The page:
c. HUD: Now this is the best feature I have ever seen in any operating system. Period. And I think that people who either don't like it or don't care about they simply don't use the Operating System for anything more than coding, playing games, or browsing the web. But if you do any editing of any sorts: video, audio, photo, and design overall, or write and use many apps, then this feature is a must need. Can't tell you how much I've used it. Want to apply that custom video filter in kdenlive for a particular clip? Select the clip, press a button and write a few letters and boom, filter applied. No need to hunt for it through the huge menus that apps have. When I write books, at times I want to format the text (make it uppercase, or italic, or whatever) - simply press the same button, write "upp" and apply "uppercase". The posibilities are endless.
Ok now, why I said all of that? Because I want you to get some feedback from someone who uses the operating sytem on a daily basis as a tool to do a lot of tasks that most people do individually. I know how it is to edit photos or videos on linux, or to write huge documents/books, or deal with document files, or edit audio, or use the system for webdesign. I am also obsessed with customizing my desktop and trying a ton of new apps. I also care only about open source software so I'm not a "oh but why don't you have Skype" or whatever. I am also "converting" newbies to Linux, like my parents and my friends, so I know what these people are looking for: a simple and efficient OS, no freakin terminal stuff.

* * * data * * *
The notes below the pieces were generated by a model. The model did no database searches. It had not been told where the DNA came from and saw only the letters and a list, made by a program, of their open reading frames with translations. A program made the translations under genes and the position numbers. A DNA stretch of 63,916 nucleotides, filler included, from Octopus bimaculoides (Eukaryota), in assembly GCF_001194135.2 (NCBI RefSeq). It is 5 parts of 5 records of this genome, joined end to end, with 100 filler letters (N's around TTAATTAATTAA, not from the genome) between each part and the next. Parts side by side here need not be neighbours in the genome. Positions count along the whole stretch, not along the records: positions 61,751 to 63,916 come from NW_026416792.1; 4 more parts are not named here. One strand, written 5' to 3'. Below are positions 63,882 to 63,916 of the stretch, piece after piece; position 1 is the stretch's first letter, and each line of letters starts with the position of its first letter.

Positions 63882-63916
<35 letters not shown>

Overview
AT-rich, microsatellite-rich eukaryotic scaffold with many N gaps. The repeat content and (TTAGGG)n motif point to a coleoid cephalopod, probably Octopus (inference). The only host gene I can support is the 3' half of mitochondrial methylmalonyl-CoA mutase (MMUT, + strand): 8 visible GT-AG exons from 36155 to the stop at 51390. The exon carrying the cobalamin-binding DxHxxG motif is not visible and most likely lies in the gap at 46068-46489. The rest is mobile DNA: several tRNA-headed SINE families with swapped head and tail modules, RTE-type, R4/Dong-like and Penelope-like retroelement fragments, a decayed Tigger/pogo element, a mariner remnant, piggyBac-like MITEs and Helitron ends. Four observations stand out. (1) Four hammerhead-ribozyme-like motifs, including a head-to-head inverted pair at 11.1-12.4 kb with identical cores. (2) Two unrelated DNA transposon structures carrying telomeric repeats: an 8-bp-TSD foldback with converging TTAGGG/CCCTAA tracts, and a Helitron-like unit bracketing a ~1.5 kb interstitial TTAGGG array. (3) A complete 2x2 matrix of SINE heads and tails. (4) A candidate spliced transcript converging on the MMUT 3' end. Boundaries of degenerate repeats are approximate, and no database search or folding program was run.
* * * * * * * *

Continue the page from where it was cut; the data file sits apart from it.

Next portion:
I am using Solus at the moment and I LOVE it. It is the first time in 6 years when I will move entirely from ubuntu to another distro. The best features in Solus for me:
S1. How Solus deals with software - install or update. I thought Ubuntu was great compared to Windows, but Solus is almost as good compared to Ubuntu. In Ubuntu I had to manually install flatpak plugin for the software center to get more apps and more newer ones. That created a frankenstain. I got results from like 3 types of GIMP: one snap, one flatpak, one from ubuntu repos. Also that software center never worked well - click install and nothing happens sometimes. Solus software center is amazing. It is as simple as searching for an app, install, and you're done, becasue it has snap and flatpak already integrated. No need to install any flatpak or snap plugins and stuff like that. It supports them out of the box and no duplicate software. For newbies this is a MAJOR thing. if my parents need an app to talk to me, and I known it is in the Solus software center, I can tell them to search for it there and install. No terminal, no confussion with packages types, etc. I understand you guys may be developers and you may not care about this simple thing because you say you have the terminal and can install stuff from there, but the vast majority of users do not want that and you scare them away if you rely on this. Having a great software center is, I would say, the most important aspect of an opereating system for new users. If my sister installs Solus, or I install it for her, but she has to use the terminal to install the bloody Signal or something, then she'll give up.